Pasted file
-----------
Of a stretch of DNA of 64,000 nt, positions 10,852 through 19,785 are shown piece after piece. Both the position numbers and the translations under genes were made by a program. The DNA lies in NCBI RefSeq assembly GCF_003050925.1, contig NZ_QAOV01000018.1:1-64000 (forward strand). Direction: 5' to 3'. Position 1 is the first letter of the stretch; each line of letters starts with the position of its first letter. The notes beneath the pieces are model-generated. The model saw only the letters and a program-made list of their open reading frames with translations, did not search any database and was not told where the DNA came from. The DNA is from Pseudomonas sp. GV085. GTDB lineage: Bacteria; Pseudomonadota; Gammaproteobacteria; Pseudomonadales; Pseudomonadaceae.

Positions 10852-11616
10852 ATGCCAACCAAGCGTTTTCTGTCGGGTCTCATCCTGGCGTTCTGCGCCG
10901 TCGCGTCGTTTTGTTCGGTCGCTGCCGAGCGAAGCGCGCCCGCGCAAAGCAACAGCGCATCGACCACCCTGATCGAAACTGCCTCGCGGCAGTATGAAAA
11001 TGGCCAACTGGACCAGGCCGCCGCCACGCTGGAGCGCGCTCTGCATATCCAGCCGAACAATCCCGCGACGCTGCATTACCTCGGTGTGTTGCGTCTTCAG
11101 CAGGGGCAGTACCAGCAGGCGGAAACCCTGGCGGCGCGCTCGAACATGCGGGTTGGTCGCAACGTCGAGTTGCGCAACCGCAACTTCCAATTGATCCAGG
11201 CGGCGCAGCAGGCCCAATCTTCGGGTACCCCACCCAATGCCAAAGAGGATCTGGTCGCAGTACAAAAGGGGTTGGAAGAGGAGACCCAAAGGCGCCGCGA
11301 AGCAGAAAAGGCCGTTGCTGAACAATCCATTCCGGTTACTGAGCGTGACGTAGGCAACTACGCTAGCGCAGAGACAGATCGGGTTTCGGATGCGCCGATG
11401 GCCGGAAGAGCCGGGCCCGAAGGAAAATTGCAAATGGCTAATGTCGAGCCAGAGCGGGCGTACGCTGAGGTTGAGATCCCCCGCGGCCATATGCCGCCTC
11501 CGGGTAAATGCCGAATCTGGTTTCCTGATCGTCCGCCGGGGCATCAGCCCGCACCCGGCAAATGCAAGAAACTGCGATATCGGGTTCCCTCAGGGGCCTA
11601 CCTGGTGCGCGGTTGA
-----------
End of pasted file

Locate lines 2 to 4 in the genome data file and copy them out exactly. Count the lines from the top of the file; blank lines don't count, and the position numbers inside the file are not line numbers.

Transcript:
Positions 10852-11616
10852 ATGCCAACCAAGCGTTTTCTGTCGGGTCTCATCCTGGCGTTCTGCGCCG
10901 TCGCGTCGTTTTGTTCGGTCGCTGCCGAGCGAAGCGCGCCCGCGCAAAGCAACAGCGCATCGACCACCCTGATCGAAACTGCCTCGCGGCAGTATGAAAA